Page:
This article was submitted by Francis Nadaraju, a PhD student studying Chemical Engineering.


We are all faced with decisions every moment of every day. What should I eat? What should I wear? Should I exercise? There comes a day, a moment that becomes a fork in the road, a choice to make… do I follow the path of least resistance and stay in the “comfort zone” or do I walk down the road less travelled?

This moment was reached by a fellow named Joe – he had a choice to make or he was to remain in limbo indefinitely. And Joe, being a smart guy, decided to evaluate the pros and cons of each choice. The comfort zone is the life that he was living. You see, Joe was gay and he was “in the closet”. He grew up in a religious family of close-minded bigots who promoted the stereotype of “man and wife”. He was exposed to a society that considered homosexuality as a contagious disease and a cancer of sorts.

Joe feared being ostracised by his family and friends and does his utmost best to hide his true self. What he didn’t realise was that his internalised homophobia and self-hate made him a loner and to the outside world, a rude, unkind and unfriendly person. Joe couldn’t relax and always felt highly strung since he must be on high-alert in case anyone finds out the truth.


Every day we make hundreds of choices – some more trivial than others.


And what of the alternative choice? This path leads to a life of joy, happiness and freedom. A life where Joe shares of himself freely, without care and experiences everything his heart dreams to have. A world where people are embraced for their differences with love, respect and understanding.

So… what was Joe’s decision? Of course he chose the road less travelled, to leave the closet where he has been hiding for a significant part of his youth; a path full of fear, concern and worry. And what followed the decision was pain, heartache and lots of tears.  It was not easy for Joe to hurt his family and friends. To change a perception that his loved ones had of him was not going to happen in an instant. But, Joe made the choice to love and respect himself in order to live a life of integrity and authenticity.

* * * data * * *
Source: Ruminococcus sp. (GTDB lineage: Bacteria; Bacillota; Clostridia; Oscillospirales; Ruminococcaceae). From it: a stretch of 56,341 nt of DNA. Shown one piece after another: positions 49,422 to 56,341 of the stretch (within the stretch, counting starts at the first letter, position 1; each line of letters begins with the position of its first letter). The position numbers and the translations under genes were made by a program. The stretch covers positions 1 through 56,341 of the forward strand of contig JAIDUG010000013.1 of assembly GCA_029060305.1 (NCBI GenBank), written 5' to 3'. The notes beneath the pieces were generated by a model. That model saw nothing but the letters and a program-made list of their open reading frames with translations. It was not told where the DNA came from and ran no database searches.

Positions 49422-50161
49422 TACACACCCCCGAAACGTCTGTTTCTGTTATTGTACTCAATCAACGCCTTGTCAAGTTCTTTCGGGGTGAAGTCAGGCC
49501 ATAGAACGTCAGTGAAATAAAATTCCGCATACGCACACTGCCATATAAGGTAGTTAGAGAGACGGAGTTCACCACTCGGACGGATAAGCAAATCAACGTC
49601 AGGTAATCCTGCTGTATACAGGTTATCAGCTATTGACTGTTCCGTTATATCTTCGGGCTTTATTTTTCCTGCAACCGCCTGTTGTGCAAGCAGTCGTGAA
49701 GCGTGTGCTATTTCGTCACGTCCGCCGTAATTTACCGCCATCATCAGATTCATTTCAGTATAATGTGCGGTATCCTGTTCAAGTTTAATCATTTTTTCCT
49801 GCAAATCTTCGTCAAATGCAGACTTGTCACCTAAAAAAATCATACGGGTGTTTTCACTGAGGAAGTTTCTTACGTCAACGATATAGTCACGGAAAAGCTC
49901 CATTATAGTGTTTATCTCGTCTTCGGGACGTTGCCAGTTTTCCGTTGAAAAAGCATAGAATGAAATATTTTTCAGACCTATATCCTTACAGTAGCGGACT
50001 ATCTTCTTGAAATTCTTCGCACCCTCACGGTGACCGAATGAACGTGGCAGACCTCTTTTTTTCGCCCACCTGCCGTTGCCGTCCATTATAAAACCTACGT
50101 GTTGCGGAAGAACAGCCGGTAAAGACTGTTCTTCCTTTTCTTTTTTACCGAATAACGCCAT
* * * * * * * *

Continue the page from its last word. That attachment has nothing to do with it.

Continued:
That decision Joe made almost four years ago. So where is Joe today?

Today, Joe’s siblings have ostracised him; they do not speak to him nor do they want to associate with him. They would prefer he stayed in the closet since their only concern is “what will people say?” Communication with his parents are strained as they do not wish to talk about “the elephant in the room” and have reiterated that “he’s just going through a phase”. It is so sad that Joe’s family thrive in the comfort zone and choose to ignore what’s right in front of them. It’s a shame that they do not want to see the real Joe.



So did Joe make a bad decision? Certainly not! On the surface it’s apparent that his family do not wish to accept Joe for who he is. However, having courage in the face of his worst fear and the pain of being rejected has toughened Joe emotionally and spiritually beyond measure. Going beyond the walls of fear has opened his eyes to a new world filled with better and brighter things.

What Joe now knows for sure is that the people who are in his life have made the choice to be part of his life. They love Joe for who he is and he doesn’t have to say, do or be anything in order to be accepted. He is truly happy by virtue of being.

Through all the pain that Joe experienced coming out of the closet, he is still glad to have made that tough choice. See, Joe’s life isn’t perfect, it never was nor will it ever be perfect. All he can do is strive for excellence by living each day from moment to moment, being grateful for everyone and everything in his life. Something that once spelled fear and darkness has opened up a new world full of possibility.

Pride Week will be celebrated at the University of Newcastle from September 12-14.

Postgraduate students who have issues related to their sexuality or gender identity and require confidential, social support or referral are welcome to contact Barrie, NUPSA’s LGBTQI Representative via e-mail at

NUPSA also encourages students to reach out to the Student Counselling Services (Hunter Hub on Level 2 of the Student Services Building) if they are looking for confidential support and advice.

Share This